(IAAC) PEACH STATE STAR GAZE VI
PEACH STATE STAR GAZE VI
The Atlanta Astronomy Club is proud to announce the 6th annual Peach State
Star Gaze (PSSG), one of the premier observing events for the Southeast.
This year's PSSG will be Thursday through Sunday, April 15-18, 1999, at
Indian Springs State Park's Camp McIntosh near Jackson, Georgia, south of
Contact Ken Poshedly as soon as possible to request registration
information, either by email (mailto:email@example.com) or
telephonically (770-979-9842 (after 7 p.m. Eastern Time).
Member National Deep Sky Observers Society (NDSOS), Webb Society, and
Association of Lunar and Planetary Observers (ALPO)
"Sight is a faculty; seeing, an art" - George Perkins Marsh
Begun in 1994 with only 50 persons as a fundraiser for a dark sky observing
site for the AAC, the 1998 PSSG drew over 200 beginner and amateur
astronomers from across the southeastern United States, making it one of
the largest such weekend gatherings. Here you'll have three April days and
nights to view through large and small telescopes, share observing and
astrophotography techniques, attend workshops, participate in talks by other
amateurs, and much more. Bring your unneeded astronomical gadgets to sell or
swap. This is a rain-or-shine event.
· Saturday afternoon presentations, this year featuring Star Ware author and
astronomical humorist Phil Harrington, AAC president and constellation
mythology expert Phil Sacco, and a third speaker yet to be named.
· Workshops, demonstrations and the latest list of "Peach Fuzzies" for the
· Top-notch facilities, including two observing fields and indoor lodging
and meeting buildings.
· Door-prizes from America's top astronomy equipment companies. One lucky
person will win a Meade 4500 reflecting telescope.
The Peach State Star Gaze prides itself on the quality of its Saturday
presentations. This year, it continues that tradition with:
Phil Harrington - Phil has titled his talk Nights of Future Passed: A Look
Back at the Amateur Astronomer of the 20th Century. As the end of the 20th
century nears, now is a good time to reflect on events of the past, putting
them into historical perspective, and perhaps using them to look forward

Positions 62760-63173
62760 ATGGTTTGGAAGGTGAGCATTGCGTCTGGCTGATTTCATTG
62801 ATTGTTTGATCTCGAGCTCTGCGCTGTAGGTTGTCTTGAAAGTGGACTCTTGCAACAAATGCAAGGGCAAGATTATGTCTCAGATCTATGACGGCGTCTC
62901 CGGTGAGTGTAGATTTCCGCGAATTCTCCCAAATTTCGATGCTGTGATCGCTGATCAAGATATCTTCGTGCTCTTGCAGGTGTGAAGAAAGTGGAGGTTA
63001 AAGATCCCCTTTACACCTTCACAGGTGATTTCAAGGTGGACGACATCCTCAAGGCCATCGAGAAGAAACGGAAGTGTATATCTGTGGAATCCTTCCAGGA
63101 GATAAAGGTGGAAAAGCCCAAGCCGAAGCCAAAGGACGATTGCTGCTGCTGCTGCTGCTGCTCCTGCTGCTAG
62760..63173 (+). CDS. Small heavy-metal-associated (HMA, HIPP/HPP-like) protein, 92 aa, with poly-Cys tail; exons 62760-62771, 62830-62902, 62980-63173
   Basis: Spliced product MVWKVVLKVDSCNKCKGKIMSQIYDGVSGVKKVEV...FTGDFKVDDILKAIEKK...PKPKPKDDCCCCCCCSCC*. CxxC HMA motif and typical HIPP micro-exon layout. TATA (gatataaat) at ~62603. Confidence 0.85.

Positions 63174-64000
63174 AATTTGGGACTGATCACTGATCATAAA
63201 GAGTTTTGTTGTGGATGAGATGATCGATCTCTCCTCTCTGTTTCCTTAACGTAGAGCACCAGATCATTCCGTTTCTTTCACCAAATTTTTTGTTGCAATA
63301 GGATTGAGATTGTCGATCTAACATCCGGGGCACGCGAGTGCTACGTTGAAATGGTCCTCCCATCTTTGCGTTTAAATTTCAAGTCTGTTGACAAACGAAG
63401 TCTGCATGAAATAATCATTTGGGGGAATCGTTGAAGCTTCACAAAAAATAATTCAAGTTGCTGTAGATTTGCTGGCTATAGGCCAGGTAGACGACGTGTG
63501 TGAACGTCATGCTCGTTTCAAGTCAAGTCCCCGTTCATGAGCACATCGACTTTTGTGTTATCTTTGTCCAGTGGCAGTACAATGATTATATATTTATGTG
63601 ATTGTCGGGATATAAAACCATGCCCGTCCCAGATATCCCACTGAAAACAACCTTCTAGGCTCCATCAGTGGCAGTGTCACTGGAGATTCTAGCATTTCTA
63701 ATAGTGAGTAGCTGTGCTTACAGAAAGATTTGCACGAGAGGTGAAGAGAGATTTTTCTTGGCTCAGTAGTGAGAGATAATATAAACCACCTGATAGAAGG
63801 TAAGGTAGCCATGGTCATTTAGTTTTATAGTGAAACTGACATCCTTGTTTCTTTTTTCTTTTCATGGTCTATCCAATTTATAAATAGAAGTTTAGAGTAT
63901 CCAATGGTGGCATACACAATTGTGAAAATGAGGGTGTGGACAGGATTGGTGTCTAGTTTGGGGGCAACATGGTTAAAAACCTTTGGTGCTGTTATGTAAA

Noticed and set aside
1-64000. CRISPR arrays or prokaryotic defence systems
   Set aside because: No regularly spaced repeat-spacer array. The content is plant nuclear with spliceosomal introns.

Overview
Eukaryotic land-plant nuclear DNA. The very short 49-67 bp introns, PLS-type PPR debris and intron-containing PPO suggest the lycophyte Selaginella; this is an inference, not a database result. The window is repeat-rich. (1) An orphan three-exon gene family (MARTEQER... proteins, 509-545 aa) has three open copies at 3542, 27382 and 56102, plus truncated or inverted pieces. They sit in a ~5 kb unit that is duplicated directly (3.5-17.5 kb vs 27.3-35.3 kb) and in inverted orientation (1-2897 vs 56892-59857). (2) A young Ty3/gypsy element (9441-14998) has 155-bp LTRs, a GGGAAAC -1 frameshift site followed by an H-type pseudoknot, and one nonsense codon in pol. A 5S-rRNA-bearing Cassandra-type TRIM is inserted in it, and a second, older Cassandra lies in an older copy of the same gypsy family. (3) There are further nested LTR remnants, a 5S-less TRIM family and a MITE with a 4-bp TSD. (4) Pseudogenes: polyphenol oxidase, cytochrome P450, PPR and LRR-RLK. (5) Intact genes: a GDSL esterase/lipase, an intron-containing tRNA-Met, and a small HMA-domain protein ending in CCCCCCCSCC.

into the future. The amateur astronomer of 100 years ago was far different
from you and I today, as was his gear and pursuits. In this talk, we turn
back time to see how far we've come, how amateur astronomy has evolved in
the past ten decades, then looking forward to see where we might go in the
Phil Sacco - While working on his merit badges for Eagle rank in the Boy
Scouts, Phil quickly took up the Astronomy Merit Badge. How the
constellations came to be named and the stories surrounding them fascinated
him to the limits of his young imagination. Then in college, as he and his
friends studied the mythology of the ancients, Phil could relate to the
stories heard years before as he began to explore the mythology of the
While astronomy hasn't changed since Phil's youth, the understanding of what
true astronomy is has changed. As Phil says, "With that in mind, I hope you
will all enjoy the presentation of some of the mythology surrounding the
constellations visible the weekend of the PSSG. Remember....the tales you
hear have been told around fires as long as language has existed." Workshops
Each year, the PSSG offers hands-on demonstrations and workshops that the
beginner and amateur will find practical and useful. Plans are to repeat
topics like mirror-washing, mirror collimation, sketching at the eyepiece,
star-hopping (taught by National Deep Sky Observers Society member Art
Russell), and mirror grinding taught by ATMer Tracy Wilson.
And this year, we're adding an evening workshop titled "Making A Good Mars
Drawing" by Richard W. Schmude, Jr., of the Association of Lunar and